It is Friday again, and that means that another week of the Summer Reading Challenge has ended. Possibly week 4. I have lost track. In any case, this week’s two completed books were Soapsuds and Saturday. Last week’s were Triple Witch and True Lies of a Drama Queen, neither of which I mentioned at all, so I have fallen down a bit on the challenge — we’re supposed to read the books and blog about them, not just read them.
It appears to me that I ought to read two books this week that begin with R, but I don’t think that will be happening. I am still reading A Short History of Everything, and enjoying it enormously, to answer Universehall’s question. I’ve just been reading about volcanoes and earthquakes.
Oddly enough, I happened upon a lesson on that very subject yesterday. It involved questions about what sort of house one should build on the side of an active vocano. It also talked about the importance of building a strong house because of earthquakes. It was apparent that the author of this lesson didn’t know much about either volcanoes or earthquakes. Bryson mentioned that Yellowstone is an active volcano about due for an eruption, and that the last time it erupted it rained ash on the whole country west of the Mississippi. In the previous chapter, he had remarked that the earth was about due to be hit by an asteroid. In both cases, there would be little or not warning, and nothing we could do about it anyway.
At book club the other day, the ladies were telling me about bomb drills. The kids in their generation were told to get under tables in case of an atmoic bomb.I laughed. But one of the ladies said it would keep the children from panicking and running around screaming in their last moments, so it was a good thing. Bryson suggests that the last few months before an asteroid hit the earth would be extremely interesting, but I think there might well be a lot of running around screaming. Think of Y2K.
A Short History is the kind of book that I like to read a bit of and then set it aside and think about what I have learned for a bit before picking it up again. I am also back to reading Bones to Pick, an innocuous bit of mystery-cum-chicklit that I keep beginning and then giving up on. It has a ghost, completely unnecessary to the plot, and lots of characters so unmemorable that I can’t keep them straight, and two love interests who never show up but are only talked about. Maybe if I had read the whole series, I would be more interested in it. Maybe not. I may just put it away and begin Death Comes for the Archbishop, recommended to me about a year ago by Dingus and currently sitting on my unread shelf. I had intended to read Mansfield Park for Knit the Classics, and even got a copy from frugalreader, but have mislaid it and the deadline is fast approaching.Still, those could be my books for this week. Who knows?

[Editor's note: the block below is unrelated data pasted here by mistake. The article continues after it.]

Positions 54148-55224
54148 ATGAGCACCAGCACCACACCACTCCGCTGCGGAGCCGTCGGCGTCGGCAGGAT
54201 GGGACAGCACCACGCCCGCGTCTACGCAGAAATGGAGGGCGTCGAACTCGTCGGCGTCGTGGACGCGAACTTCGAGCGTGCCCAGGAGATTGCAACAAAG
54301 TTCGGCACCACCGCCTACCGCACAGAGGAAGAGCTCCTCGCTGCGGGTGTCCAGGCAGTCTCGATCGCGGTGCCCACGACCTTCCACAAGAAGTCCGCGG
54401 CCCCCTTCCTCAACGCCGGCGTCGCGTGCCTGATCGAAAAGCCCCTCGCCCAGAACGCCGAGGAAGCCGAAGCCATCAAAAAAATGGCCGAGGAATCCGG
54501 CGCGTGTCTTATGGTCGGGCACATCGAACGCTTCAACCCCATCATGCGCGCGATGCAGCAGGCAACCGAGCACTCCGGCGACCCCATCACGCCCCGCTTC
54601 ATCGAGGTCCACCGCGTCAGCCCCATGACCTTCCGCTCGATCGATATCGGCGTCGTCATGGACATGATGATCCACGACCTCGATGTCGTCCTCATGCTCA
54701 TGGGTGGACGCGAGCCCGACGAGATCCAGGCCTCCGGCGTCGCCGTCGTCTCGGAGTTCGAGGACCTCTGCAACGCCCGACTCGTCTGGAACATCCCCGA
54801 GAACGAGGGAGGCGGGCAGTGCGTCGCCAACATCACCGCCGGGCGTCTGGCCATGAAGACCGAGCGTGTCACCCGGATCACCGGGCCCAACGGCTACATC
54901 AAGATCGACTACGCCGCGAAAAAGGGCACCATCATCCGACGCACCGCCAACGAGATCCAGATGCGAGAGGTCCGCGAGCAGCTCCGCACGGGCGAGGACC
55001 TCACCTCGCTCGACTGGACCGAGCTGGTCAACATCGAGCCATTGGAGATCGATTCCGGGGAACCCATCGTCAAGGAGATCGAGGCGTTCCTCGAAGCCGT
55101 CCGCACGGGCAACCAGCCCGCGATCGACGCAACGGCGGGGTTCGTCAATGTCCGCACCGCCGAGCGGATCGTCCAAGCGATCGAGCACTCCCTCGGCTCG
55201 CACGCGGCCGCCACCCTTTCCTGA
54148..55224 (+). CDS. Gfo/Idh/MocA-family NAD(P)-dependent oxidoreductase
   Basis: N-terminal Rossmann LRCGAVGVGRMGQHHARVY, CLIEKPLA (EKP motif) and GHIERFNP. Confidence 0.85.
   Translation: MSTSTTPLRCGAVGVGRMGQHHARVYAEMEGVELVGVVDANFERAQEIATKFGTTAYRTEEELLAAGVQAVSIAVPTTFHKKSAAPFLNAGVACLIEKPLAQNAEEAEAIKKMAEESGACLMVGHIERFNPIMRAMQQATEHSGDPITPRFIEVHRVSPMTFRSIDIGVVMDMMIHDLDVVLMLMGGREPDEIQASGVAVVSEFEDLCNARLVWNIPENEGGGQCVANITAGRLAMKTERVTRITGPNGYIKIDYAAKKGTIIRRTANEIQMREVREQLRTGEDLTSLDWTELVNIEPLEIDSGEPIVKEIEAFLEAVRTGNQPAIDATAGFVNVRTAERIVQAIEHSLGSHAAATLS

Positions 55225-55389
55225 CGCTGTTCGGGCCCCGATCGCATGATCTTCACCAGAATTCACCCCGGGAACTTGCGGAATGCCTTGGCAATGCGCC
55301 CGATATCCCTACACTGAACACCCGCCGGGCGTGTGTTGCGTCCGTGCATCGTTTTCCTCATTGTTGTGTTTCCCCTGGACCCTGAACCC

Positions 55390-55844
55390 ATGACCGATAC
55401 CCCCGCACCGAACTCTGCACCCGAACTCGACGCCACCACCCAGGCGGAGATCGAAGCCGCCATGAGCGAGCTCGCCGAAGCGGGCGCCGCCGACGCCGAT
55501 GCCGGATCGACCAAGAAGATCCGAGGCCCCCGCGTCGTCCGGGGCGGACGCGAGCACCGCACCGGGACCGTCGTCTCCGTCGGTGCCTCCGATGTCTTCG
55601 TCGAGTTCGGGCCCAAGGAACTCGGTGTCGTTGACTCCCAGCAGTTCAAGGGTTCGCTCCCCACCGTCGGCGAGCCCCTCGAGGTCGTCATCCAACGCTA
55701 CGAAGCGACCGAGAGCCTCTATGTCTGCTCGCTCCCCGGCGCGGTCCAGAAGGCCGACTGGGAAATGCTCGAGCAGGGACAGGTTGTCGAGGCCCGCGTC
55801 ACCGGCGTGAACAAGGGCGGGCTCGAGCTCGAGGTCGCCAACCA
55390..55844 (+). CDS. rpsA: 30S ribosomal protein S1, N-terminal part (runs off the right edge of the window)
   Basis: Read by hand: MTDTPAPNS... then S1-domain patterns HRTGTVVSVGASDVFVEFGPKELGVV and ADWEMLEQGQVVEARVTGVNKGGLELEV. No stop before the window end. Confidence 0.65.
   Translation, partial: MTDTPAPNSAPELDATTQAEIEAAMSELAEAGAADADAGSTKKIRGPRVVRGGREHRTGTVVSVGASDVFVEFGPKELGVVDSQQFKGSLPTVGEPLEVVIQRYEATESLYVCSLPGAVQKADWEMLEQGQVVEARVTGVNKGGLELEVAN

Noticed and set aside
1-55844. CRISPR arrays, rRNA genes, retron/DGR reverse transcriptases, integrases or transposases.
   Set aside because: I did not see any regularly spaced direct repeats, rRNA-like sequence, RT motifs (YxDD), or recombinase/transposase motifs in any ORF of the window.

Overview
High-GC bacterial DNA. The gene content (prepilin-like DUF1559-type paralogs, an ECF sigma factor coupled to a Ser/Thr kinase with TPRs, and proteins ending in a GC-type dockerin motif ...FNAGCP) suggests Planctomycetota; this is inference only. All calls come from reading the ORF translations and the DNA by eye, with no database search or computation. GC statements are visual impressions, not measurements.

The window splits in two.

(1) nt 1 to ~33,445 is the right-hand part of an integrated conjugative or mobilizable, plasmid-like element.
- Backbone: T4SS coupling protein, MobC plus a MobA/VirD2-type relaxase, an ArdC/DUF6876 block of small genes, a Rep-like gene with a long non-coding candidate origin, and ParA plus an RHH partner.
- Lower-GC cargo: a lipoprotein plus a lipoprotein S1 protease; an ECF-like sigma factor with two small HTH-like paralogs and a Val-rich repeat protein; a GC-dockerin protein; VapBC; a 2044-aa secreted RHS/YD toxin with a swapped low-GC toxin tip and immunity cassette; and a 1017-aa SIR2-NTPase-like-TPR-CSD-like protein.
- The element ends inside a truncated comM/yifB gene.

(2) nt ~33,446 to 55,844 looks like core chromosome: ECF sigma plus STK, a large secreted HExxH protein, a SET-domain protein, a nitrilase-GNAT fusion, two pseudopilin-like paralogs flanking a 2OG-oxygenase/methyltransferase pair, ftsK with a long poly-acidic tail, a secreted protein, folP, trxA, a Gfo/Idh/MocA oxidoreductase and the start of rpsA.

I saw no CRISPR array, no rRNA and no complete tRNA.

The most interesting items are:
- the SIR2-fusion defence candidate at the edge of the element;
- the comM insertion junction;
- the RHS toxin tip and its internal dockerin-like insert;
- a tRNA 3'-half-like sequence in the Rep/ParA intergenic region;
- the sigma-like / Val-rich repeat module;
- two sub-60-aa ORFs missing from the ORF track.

The deadline for my encyclopedia entry is also fast approaching. I am writing about a county, a couple counties to the south of here. I sent it in on time for the first deadline, and it came back with queries from the reviewer. Had there been Klan activity there during reconstruction? What were race relations like? Things like that. It is very hard to find these things out, since there are no published documents regarding this county since the 19th century– just a few news reports. This county contains the first Southern elementary school to integrate following the 1954 Brown vs. Topeka decision, though news and court reports from the time say there were only three African-American children involved. Census data says there are no African-Americans living there now. No Asians. Few Hispanics or Native Americans. There aren’t all that many white people. Are the numbers so small because they are racist there, or does it look racist because they are little bitty rural towns that no one much moves into?
I may have to leave it to the fact-checker, and hope that the fact-checker is a local person who can track down the local gossip and visit the local historical society and things like that. When I was doing the entry on the beauty queen, I had the good fortune to run into a friend of her mother’s, and that made all the difference.
I am a firm believer that “the weakest ink is stronger than the strongest memory,” and not one to rely on oral history, but it becomes hugely important in cases where people aren’t writing things down.
As far as knitting goes, I have finished the heel flap on the second sock, and am still turning possibilities for Erin over in my mind, but I am also thinking of making Elsebeth Lavold’s “Ivy” from the rest of the sock yarn I have. I bought two skeins of burgundy, and haven’t yet finished one in the knitting of my current socks. At the same time, I bought six skeins of gray. I was thinking that it took two skeins of this yarn to make a pair of socks, but I think it really takes one and a fraction. I don’t think that I want to make five pairs of gray socks. I love the yarn though — Knitpicks Essentials — and it could make a very nice sweater. Considering how far it goes, I think I have enough to make a sweater. So I think I will. After I finish the socks.